By Erik Barber
Wide-open vistas and whiffs of sage and ponderosa pine inspire bowhunters to flock westward each fall for adventures on rolling prairies and remote mountains. If a Western bowhunt is on your agenda, here’s how to get started.
Two main types of hunting licenses are available. Some can be bought “over the counter,” and others are distributed through a drawing or lottery. Wildlife agencies in each state provide information on their websites explaining how nonresidents can obtain hunting licenses.
Several states have application deadlines, so start planning your Western hunt early in the year; even the previous fall. Include backup plans in case you don’t draw the primary tag you desire. Information about draw odds and tag availability is available on most agency websites, but you can save yourself legwork by checking out GoHUNT’s Insider program. Besides providing up-to-date draw odds for management units across the West, GoHUNT’s software also shows the percentage of public land in each unit, and offers online forums where members chat with others who hunt areas of interest. You can also cross-reference those units with a digital mapping program like onX Maps, which gives you a snapshot of the terrain and accessibility as you decide which areas match your goals.
After studying areas you’d like to hunt, it’s time to buy a license. If you didn’t draw your dream tag, consider bowhunting a state with over-the-counter licenses. Idaho, Nebraska, Colorado and North Dakota all offer OTC options, which vary by the species you want to bowhunt. Also consider pursuing species with plenty of bowhunting licenses, such as pronghorn antelope and white-tailed deer. Both are fun to hunt, and satisfy the Western bowhunting itch without the challenging logistics of elk hunts. These tags are usually easier to obtain, and the gear you bowhunt with at home also works in the West.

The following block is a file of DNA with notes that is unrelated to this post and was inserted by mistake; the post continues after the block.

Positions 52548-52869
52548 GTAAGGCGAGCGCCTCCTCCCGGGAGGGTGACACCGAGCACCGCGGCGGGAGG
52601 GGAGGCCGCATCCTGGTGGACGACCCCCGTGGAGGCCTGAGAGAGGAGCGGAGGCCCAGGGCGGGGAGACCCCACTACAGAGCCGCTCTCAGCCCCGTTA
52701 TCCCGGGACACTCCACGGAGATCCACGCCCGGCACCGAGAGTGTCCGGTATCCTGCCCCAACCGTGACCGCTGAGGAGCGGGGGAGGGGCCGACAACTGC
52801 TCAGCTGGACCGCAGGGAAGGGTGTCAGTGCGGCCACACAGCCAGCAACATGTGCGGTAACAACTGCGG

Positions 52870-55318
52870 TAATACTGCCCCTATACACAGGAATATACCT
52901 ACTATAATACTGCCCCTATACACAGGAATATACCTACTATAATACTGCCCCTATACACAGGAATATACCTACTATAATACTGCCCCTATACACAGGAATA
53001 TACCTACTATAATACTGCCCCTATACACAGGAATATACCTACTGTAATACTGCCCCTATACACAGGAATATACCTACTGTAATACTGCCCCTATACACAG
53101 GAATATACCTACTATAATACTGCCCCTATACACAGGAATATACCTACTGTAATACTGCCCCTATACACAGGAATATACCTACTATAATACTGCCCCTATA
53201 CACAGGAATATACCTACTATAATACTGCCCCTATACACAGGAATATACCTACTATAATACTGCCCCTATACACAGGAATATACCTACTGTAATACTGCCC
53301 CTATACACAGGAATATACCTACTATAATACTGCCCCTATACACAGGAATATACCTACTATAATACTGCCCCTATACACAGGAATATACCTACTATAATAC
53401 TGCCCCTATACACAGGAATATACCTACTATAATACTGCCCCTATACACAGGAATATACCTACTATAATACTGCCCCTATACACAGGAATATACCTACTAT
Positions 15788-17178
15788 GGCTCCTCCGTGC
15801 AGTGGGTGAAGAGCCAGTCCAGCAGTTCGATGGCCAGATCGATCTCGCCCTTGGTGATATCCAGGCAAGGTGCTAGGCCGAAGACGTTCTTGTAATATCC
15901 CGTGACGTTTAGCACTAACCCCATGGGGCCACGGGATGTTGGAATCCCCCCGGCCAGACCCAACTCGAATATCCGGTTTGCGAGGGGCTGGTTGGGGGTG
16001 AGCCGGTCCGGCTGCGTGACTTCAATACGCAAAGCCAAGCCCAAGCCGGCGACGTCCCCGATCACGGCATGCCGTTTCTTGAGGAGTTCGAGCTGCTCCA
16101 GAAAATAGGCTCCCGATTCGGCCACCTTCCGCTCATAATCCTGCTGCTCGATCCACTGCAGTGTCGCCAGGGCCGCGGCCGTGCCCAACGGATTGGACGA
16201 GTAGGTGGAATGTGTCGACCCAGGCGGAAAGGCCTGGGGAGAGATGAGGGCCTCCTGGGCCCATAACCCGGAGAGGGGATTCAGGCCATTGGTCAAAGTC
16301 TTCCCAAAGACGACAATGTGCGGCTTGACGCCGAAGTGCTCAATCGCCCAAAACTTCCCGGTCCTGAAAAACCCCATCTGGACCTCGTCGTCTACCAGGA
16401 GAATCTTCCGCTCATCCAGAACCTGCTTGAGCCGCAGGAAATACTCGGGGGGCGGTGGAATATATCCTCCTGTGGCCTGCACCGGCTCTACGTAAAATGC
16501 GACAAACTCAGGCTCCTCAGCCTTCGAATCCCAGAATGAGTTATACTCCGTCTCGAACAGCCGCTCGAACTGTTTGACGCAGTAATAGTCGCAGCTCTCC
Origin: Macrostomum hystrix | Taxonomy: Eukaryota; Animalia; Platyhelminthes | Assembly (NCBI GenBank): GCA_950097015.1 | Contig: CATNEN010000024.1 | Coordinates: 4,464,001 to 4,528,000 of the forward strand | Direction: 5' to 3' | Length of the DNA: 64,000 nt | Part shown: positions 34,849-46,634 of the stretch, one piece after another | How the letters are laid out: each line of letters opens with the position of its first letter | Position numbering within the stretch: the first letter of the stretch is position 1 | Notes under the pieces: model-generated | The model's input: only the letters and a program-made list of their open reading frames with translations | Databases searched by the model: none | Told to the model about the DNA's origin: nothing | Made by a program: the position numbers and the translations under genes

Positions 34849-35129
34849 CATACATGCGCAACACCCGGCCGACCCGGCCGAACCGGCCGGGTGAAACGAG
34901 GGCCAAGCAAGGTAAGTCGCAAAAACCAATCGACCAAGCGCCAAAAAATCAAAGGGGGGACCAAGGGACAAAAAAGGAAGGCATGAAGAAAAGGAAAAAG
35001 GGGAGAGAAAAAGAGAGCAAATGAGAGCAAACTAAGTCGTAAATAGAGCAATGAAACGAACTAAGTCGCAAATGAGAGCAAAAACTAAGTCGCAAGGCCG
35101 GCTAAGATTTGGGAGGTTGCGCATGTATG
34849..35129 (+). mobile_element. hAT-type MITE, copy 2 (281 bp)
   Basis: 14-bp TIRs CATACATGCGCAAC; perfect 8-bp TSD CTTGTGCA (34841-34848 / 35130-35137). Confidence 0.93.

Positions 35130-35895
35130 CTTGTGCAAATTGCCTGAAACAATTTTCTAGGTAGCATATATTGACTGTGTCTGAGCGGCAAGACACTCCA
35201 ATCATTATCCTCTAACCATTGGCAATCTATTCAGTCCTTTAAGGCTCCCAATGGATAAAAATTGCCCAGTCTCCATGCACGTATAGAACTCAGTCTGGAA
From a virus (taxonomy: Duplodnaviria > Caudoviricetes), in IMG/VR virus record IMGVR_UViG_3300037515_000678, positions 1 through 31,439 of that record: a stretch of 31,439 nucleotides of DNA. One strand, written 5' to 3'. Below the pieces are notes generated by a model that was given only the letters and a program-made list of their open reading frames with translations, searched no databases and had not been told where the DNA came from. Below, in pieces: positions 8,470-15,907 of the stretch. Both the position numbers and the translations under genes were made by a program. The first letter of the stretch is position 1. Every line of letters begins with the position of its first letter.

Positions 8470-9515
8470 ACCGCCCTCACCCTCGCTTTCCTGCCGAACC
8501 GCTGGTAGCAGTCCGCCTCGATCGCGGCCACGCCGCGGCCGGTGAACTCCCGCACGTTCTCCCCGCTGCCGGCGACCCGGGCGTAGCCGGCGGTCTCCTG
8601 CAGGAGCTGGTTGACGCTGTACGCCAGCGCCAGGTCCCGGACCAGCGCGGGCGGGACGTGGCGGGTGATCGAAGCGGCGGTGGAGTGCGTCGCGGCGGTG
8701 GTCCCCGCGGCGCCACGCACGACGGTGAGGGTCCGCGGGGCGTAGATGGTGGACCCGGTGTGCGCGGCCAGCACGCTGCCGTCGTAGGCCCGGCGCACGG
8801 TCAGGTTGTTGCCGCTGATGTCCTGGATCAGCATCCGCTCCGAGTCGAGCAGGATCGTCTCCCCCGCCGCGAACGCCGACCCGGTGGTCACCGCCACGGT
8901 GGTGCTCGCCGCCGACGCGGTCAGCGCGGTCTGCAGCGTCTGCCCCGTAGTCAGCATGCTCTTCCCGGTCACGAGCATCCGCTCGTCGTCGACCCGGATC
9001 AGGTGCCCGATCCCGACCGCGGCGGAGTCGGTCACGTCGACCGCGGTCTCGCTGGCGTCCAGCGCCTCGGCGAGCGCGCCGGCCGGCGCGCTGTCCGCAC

Hunting the West’s management units is usually more restrictive than in the East or Midwest. Some statewide tags are available, but most tags restrict license-holders to specific units or regions, making them invalid elsewhere. Most traveling bowhunters schedule about a week for their trip, so maximize your time afield. Scour aerial photos and topographic maps beforehand to learn the area. Mark potential hunting sites with pins on a GPS app or digital-mapping software. Once you have a general hunting plan, contact an area biologist to confirm and fine-tune your expectations and observations.
After that chat, expand your research. Visit hunting forums and search for anything relevant to your hunting area. Post a thread that outlines your plans and request feedback. Those familiar with the area will likely provide feedback that ensures a great experience. You might learn about places to eat, or options for campsites or lodging. You might even create a bond with a local hunter who helps you zero in on good spots.
When the moment you’ve waited for finally arrives, and you reach your destination, don’t barge in. Spend some time driving to locations you marked to evaluate them in person. Assess the hunting pressure and study the landscape. Find vantage points where you can glass the surroundings. This low-impact scouting method helps you identify core areas to focus your time. You might think you’re wasting precious hunting time, but being mobile while learning the overall area saves time later by helping you focus on one or two prime spots.
Meanwhile, soak in the views, take photos, and smell the sage in the pure Western air. Savor your time exploring new areas, regardless of whether you fill your freezer. Western adventures inspire us to hunt beyond our comfort zone, and keep returning year after year.